With the U.S. economy in the late-cycle expansion phase in early 2023, Fidelity’s Ramona Persaud is newly cautious amid the dynamic investing backdrop, heightened uncertainty, and the potential for a descent into a recession.
“Based on the many unpredictable variables I see, my bar for stock valuations is even more stringent than usual, especially given my focus on minimizing downside capture,” says Persaud, portfolio manager of Fidelity® Equity-Income Fund (FEQIX).
In managing the diversified domestic equity strategy since 2011, Ramona seeks reasonable income, while also considering the potential for capital appreciation.
She views the early-2023 backdrop as a logical progression of earlier phases going back to 2021, when she began to see valuations as less attractive and started to de-risk the portfolio in anticipation of the economy moving from early cycle to mid-cycle.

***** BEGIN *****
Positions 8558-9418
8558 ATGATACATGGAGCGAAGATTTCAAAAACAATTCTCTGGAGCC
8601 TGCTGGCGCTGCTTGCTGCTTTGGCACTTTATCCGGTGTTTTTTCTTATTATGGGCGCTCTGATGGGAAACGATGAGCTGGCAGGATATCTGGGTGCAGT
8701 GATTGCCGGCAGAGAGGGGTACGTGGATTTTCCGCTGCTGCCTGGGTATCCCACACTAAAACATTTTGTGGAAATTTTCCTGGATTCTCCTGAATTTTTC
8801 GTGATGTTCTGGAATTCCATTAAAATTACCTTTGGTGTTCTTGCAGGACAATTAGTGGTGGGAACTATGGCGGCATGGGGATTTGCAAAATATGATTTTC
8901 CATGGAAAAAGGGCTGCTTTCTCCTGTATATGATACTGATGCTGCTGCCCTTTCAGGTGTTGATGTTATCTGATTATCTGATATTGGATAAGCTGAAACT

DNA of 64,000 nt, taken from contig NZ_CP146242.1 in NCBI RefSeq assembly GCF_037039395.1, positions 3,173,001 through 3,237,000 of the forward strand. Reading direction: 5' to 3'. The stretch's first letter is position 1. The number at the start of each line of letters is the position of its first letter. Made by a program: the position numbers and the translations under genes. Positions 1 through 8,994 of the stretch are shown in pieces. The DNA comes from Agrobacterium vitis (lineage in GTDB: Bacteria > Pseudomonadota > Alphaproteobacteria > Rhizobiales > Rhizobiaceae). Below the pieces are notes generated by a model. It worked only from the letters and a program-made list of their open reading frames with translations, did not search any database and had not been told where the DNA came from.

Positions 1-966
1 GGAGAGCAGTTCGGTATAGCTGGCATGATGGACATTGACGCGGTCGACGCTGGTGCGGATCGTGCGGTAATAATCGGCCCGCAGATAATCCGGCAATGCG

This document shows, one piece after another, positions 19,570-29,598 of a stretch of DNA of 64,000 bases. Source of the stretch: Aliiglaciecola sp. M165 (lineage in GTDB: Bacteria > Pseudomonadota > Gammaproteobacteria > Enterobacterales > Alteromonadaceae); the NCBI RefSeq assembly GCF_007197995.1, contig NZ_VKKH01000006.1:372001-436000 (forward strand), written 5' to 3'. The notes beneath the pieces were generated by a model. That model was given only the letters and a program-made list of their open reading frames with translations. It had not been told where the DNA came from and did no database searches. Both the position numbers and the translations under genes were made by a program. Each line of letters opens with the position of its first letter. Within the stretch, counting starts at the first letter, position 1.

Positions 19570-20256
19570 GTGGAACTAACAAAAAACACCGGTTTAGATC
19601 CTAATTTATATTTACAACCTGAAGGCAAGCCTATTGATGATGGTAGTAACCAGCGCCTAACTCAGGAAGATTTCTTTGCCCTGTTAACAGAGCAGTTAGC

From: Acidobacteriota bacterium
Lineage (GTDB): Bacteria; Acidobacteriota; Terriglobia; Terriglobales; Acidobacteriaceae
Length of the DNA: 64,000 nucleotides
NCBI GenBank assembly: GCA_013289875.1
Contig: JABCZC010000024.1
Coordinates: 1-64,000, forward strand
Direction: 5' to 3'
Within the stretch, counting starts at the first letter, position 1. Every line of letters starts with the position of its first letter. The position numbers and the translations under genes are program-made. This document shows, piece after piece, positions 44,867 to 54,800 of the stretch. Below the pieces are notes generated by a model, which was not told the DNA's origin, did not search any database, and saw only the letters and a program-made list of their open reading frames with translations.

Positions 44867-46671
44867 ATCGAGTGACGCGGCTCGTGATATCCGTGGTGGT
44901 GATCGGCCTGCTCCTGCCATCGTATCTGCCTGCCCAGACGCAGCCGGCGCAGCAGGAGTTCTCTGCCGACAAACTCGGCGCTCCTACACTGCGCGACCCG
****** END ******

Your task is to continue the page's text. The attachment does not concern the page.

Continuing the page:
“Valuation spreads appear quite narrow and intra-sector spreads in many high-beta, riskier sectors are tight, offering lower opportunity for successful stock picking among higher-risk names,” Persaud says.
Additionally, she says, data indicates there is a good amount of concern in the market regarding company earnings and profitability, given potentially peaking demand and costs that inflated significantly since the peak of the pandemic.
What is more interesting to Ramona, however, is that valuation opportunity based on book value, or the equity on a company’s balance sheet relative to the security’s price, doesn’t appear to be reflecting this concern, meaning there’s some potentially long-term risk that is not reflected in current valuations.
At the end of February, the fund was positioned defensively versus the benchmark Russell 3000® Value Index, according to Ramona, with notable overweights in the consumer staples and health care sectors.
Ramona’s conservatism and, in many cases, stocks lacking dividends, have led her to avoid some sizable benchmark components, including insurance-focused conglomerate Berkshire Hathaway (BRK/B), energy giant Chevron (CVX), Facebook parent Meta Platforms (META), and drugmaker Pfizer (PFE).
“After evaluating all the data, I have strengthened my conviction that current valuations aren’t attractive enough for me to consider adding risk to the portfolio,” Persaud says. “As always, I am focusing on my ultimate objective of achieving appealing long-term returns over a full economic cycle.”
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